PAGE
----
Also read: How Do You Defend Yourself Against An AVO

On What Circumstances Will the Court Accept Hearsay as Evidence?

Generally speaking, hearsay evidence, which refers to an out-of-court statement offered to prove the truth of the matter asserted in the statement, is inadmissible.

The Uniform Evidence Act, which is applicable in several jurisdictions, including the Commonwealth, New South Wales, Victoria, the Australian Capital Territory, the Northern Territory, and Tasmania, outlines exceptions where hearsay evidence may be admissible.

  • First-Hand Hearsay: If the person who made the statement had direct knowledge of the events and the evidence is given in a civil proceeding or in an interlocutory proceeding, it may be admissible.
  • Business Records: Hearsay evidence may be admitted in court proceedings if it is contained in a document and the making of the document was a routine part of the business.
  • Tags and Labels: Statements about an object’s identity, nature, origin, use or ownership on a tag, label or other writing attached or adjacent to an object can be admissible.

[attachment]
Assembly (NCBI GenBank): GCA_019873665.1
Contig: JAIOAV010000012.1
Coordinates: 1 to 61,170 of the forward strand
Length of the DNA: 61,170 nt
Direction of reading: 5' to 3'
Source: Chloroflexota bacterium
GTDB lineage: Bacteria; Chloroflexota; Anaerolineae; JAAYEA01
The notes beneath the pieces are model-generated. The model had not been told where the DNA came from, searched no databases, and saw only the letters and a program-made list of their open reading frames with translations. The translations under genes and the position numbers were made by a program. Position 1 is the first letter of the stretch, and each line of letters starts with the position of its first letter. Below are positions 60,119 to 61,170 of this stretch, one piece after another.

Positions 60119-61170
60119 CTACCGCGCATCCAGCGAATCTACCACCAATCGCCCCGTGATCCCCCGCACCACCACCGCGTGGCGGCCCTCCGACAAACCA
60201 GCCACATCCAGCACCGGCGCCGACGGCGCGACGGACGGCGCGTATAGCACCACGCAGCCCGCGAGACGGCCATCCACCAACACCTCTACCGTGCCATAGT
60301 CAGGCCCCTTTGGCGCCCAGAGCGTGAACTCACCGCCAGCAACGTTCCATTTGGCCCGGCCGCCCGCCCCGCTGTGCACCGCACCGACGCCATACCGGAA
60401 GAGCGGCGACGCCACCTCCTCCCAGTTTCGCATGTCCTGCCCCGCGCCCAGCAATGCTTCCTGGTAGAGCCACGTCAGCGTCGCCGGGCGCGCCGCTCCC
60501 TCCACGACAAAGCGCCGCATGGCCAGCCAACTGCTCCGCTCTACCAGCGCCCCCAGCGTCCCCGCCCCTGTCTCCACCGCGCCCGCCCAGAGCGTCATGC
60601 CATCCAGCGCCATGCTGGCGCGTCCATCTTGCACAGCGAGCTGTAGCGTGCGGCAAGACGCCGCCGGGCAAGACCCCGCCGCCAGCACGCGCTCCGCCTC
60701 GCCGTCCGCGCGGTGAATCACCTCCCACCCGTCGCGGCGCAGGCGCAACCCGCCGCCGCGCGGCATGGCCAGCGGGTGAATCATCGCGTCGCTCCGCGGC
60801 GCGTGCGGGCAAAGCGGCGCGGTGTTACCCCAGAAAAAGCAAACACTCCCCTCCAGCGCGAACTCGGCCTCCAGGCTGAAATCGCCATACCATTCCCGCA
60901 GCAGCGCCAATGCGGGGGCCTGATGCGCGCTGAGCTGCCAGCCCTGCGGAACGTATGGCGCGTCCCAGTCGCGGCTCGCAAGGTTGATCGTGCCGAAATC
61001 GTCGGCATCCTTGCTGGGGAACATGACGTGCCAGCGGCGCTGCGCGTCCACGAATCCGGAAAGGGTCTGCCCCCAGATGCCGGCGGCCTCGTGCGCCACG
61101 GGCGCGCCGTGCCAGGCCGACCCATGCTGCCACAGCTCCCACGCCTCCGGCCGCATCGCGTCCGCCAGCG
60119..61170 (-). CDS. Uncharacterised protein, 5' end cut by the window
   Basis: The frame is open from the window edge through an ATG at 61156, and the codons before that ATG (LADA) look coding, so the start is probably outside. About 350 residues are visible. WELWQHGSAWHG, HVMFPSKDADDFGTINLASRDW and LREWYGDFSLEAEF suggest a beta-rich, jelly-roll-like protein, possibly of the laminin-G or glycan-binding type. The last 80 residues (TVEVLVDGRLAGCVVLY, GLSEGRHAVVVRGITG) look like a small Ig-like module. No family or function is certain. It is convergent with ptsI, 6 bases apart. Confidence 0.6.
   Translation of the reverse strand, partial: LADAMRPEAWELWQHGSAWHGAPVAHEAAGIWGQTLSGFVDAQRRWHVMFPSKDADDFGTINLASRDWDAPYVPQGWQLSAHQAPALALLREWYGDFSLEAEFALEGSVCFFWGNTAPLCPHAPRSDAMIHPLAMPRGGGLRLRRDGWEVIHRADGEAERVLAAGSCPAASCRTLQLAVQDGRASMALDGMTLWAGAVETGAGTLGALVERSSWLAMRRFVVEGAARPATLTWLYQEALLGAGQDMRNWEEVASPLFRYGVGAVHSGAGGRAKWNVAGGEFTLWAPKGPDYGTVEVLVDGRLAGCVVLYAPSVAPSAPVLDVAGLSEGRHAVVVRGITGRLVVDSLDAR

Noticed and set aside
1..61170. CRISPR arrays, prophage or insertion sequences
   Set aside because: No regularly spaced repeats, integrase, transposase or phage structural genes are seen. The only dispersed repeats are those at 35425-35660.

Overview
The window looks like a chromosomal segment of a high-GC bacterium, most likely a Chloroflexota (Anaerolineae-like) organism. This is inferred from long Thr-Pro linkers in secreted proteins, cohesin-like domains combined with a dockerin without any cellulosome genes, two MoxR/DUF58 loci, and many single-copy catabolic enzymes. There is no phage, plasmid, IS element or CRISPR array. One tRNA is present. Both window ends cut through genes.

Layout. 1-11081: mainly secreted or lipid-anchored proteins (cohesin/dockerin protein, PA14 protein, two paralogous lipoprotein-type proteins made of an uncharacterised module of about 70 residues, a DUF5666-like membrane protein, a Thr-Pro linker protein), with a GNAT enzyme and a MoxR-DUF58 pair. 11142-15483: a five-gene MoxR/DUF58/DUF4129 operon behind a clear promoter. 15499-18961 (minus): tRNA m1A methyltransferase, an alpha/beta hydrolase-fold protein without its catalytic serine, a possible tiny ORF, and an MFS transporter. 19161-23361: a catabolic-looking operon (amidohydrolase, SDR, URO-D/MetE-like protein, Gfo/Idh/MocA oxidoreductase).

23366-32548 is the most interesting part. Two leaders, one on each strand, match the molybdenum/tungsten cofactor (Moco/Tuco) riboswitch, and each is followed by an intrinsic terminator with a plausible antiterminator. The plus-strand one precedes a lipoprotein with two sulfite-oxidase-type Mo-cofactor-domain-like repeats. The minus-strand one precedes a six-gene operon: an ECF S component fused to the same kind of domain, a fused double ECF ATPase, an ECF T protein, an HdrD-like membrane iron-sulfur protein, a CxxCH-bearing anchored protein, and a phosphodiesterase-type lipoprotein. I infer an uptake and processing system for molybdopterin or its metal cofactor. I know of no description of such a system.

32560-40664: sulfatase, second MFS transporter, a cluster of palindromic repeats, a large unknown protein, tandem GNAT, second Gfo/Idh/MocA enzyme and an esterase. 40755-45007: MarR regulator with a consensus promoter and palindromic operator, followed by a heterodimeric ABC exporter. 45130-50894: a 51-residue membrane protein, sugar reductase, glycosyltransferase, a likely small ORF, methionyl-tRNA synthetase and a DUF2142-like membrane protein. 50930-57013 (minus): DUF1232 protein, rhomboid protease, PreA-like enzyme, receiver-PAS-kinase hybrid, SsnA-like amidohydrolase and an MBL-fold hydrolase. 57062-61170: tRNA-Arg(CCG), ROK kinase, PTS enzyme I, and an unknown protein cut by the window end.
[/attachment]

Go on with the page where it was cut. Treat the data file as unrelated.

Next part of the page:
• Electronic Communications: Hearsay in electronic communications may be admissible if it pertains to the identity of the sender, date, time or destination of the communication.
  • Dying Declarations: In some cases, statements made by a person who believed they were about to die and who has since died, concerning the cause or circumstances of the anticipated death may be admissible.
  • Representations About Family History: In some cases, representations made by family members about family history or relationships may be admissible.
  • Official Records: Statements made in documents created for official records may be admissible.

Also read: Is it Illegal to Record a Conversation Without Consent?

What is the Unavailable Witness Rule?

The unavailable witness rule is a legal exception to the hearsay rule. Under this rule, hearsay may be admitted in certain cases when the witness who made the statement is unavailable to testify directly. 

However, for the unavailable witness rule to apply, certain conditions usually have to be met. While these conditions may vary slightly from jurisdiction to jurisdiction, some of the common ones include: